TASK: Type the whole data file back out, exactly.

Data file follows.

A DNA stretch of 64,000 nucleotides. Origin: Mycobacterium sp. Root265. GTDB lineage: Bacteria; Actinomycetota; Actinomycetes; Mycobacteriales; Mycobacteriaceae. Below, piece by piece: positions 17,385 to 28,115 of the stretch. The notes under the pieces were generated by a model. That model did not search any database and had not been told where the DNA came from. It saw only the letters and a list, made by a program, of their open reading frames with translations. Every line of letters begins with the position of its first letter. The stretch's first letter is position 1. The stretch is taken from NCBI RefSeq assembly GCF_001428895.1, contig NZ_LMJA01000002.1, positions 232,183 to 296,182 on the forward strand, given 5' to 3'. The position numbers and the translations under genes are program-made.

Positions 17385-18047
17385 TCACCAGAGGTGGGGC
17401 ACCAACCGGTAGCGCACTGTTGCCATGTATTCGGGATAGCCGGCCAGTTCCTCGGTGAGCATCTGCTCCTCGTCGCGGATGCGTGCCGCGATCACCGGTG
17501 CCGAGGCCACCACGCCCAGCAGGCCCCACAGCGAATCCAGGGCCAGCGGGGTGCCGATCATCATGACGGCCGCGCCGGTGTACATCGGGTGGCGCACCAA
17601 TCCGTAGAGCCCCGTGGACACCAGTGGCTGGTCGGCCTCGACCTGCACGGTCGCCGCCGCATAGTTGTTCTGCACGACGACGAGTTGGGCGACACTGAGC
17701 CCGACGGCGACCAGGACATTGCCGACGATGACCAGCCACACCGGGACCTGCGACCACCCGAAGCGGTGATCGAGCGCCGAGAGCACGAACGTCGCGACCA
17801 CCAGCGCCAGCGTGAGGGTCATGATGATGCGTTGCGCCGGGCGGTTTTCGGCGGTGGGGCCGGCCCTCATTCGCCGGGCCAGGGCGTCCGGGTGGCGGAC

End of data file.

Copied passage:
A DNA stretch of 64,000 nucleotides. Origin: Mycobacterium sp. Root265. GTDB lineage: Bacteria; Actinomycetota; Actinomycetes; Mycobacteriales; Mycobacteriaceae. Below, piece by piece: positions 17,385 to 28,115 of the stretch. The notes under the pieces were generated by a model. That model did not search any database and had not been told where the DNA came from. It saw only the letters and a list, made by a program, of their open reading frames with translations. Every line of letters begins with the position of its first letter. The stretch's first letter is position 1. The stretch is taken from NCBI RefSeq assembly GCF_001428895.1, contig NZ_LMJA01000002.1, positions 232,183 to 296,182 on the forward strand, given 5' to 3'. The position numbers and the translations under genes are program-made.

Positions 17385-18047
17385 TCACCAGAGGTGGGGC
17401 ACCAACCGGTAGCGCACTGTTGCCATGTATTCGGGATAGCCGGCCAGTTCCTCGGTGAGCATCTGCTCCTCGTCGCGGATGCGTGCCGCGATCACCGGTG
17501 CCGAGGCCACCACGCCCAGCAGGCCCCACAGCGAATCCAGGGCCAGCGGGGTGCCGATCATCATGACGGCCGCGCCGGTGTACATCGGGTGGCGCACCAA
17601 TCCGTAGAGCCCCGTGGACACCAGTGGCTGGTCGGCCTCGACCTGCACGGTCGCCGCCGCATAGTTGTTCTGCACGACGACGAGTTGGGCGACACTGAGC
17701 CCGACGGCGACCAGGACATTGCCGACGATGACCAGCCACACCGGGACCTGCGACCACCCGAAGCGGTGATCGAGCGCCGAGAGCACGAACGTCGCGACCA
17801 CCAGCGCCAGCGTGAGGGTCATGATGATGCGTTGCGCCGGGCGGTTTTCGGCGGTGGGGCCGGCCCTCATTCGCCGGGCCAGGGCGTCCGGGTGGCGGAC